Nonfiction books that accomplish both instruction and delight, appeal to all kinds of readers (that is girls, boys, adults and everyone in between), can be quite hard to come by. In a way nonfiction has to work harder than other ‘genres’ of books, because, well, it’s just such a large pool! I mean nonfiction can cover so many different kinds of things, so many different topics and there are MANY different styles of nonfiction books.
Among the many things that I do I often interview illustrators for the Canadian Children’s Book Centre and for next month my editor asked me to get in touch with Elise Gravel – who is Elise Gravel? I thought. So I went to the library and sat down on the floor in the kids section (I’m a regular so
this isn’t weird at all this is only slightly weird) and poked through her collection of Disgusting Creatures nonfiction books which includes: The Fly, The Worm, The Slug, The Rat and the upcoming (this month, I believe) Head Lice and Spider.
What I discovered that Elise Gravel is a fairly prolific Canadian author/illustrator from Québec. She has a knack for appealing design, humour (sometimes subtle, sometimes just plain toilet-y) and actually introducing facts about really gross creatures (I mean, she has other books too, but I’m focussing on this nonfiction series). I remember as a little girl I wouldn’t even touch the page of a book if it had a spider or something distinctly icky on it – but this little spider looks pretty cute, and despite being full of gross facts and lots of spiders, I might have been amenable to at least holding the book while someone flipped the pages.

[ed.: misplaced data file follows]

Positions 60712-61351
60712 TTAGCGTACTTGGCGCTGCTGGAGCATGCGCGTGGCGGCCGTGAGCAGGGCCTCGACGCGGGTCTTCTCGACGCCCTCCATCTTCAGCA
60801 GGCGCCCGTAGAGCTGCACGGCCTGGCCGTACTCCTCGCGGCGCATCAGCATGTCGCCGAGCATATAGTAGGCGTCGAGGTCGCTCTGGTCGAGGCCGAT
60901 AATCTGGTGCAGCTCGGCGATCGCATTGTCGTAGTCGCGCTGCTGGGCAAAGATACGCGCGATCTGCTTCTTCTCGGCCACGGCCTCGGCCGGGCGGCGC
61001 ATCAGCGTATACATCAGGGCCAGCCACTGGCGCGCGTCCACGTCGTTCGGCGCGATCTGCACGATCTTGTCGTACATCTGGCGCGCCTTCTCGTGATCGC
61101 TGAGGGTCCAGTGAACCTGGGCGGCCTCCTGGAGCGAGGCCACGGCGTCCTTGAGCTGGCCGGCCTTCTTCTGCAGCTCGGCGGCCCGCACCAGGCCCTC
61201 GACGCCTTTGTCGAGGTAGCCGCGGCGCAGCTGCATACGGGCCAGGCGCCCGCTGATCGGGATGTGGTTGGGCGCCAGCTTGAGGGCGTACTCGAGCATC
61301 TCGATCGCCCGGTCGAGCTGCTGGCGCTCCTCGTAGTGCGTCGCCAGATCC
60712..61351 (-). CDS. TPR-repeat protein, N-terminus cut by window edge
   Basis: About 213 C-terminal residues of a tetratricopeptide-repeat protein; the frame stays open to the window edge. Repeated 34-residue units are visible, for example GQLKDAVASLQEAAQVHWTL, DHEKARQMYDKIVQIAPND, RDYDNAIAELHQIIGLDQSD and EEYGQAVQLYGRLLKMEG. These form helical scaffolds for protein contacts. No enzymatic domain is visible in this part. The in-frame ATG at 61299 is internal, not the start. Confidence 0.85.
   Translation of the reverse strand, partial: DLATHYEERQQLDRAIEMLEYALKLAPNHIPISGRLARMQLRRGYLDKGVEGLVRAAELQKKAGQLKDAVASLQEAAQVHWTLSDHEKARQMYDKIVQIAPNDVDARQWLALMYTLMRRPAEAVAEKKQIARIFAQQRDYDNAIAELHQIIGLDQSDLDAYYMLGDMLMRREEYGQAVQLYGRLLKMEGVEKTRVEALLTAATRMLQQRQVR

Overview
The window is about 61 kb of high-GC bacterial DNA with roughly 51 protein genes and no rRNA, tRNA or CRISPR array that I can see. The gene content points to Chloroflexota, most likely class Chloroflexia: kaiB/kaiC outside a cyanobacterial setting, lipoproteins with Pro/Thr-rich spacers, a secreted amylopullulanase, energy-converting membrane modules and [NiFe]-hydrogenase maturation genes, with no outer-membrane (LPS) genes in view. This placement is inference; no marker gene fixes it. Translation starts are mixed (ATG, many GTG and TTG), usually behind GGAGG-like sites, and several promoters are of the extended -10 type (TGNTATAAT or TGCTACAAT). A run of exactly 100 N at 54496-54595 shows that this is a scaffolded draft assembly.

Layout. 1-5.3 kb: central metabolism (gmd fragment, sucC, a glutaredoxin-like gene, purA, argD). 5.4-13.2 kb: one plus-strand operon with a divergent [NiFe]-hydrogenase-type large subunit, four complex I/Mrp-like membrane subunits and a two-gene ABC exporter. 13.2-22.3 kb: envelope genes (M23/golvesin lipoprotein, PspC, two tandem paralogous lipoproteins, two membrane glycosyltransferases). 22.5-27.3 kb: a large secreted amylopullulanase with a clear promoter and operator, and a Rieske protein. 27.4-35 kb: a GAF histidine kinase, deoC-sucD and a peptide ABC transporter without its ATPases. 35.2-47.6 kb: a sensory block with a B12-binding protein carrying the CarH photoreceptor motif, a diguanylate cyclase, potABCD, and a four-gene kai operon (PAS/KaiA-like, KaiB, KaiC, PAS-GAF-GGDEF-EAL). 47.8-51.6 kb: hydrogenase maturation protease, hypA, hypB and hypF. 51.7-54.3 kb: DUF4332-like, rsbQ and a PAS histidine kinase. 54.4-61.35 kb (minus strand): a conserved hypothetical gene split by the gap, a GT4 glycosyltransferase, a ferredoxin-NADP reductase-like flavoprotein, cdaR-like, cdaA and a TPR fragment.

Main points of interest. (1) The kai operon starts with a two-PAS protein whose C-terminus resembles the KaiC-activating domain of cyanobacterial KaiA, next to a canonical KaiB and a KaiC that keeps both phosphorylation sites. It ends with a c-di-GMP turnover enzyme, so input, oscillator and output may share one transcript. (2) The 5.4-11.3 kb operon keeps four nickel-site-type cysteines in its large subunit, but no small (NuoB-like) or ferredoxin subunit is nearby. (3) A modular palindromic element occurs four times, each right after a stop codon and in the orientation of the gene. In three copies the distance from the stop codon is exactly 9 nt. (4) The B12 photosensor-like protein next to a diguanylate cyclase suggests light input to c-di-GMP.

The series is entertaining, gross, silly and educational all in one – it’s a gold mine!
The books follow a general format they describe the creatures physical features and what stands out about the creatures – i.s. Flys are covered with hair and have a ridiculous number of eyes, rats have huge teeth so that they can chew through things and worm come in all different shapes and sizes to accomplish different kinds of tasks or survive in their different environments. Tied into the information are the speech bubbles which provide the humour:
The illustrations aren’t perhaps scientifically accurate, but they don’t necessarily fluff up the creatures and make them adorable, I mean they are presented in a quite likeable way, but they are still pretty gross. Look at those eggs? Those do not look appealing. Yet there is just something so charming about these creatures and their interaction with the reader – the worm asking the reader to feel his muscles (because the worm moves by squeezing his muscles) or (pictured below) the fly having shave a lot because he’s covered in hair. Elise takes these strange, unappealing creatures and shows them from a very human perspective, teaching the basics about them, what they do and why they exist without over cutesefying (new word!).
These books, designed a little like Mo Willems – looks at those colours! – are a great starting point for kids. Simple language, intermittent jokes, astounding fun and disgusting facts and a sleek look make these books a great addition to the household, school and library… er… library. Perhaps the child reader (or me, for that matter) won’t exactly get over their squeamishness about spiders or worms, but a general understanding of these creatures, and perhaps a curiosity that will lead to further research, will be established.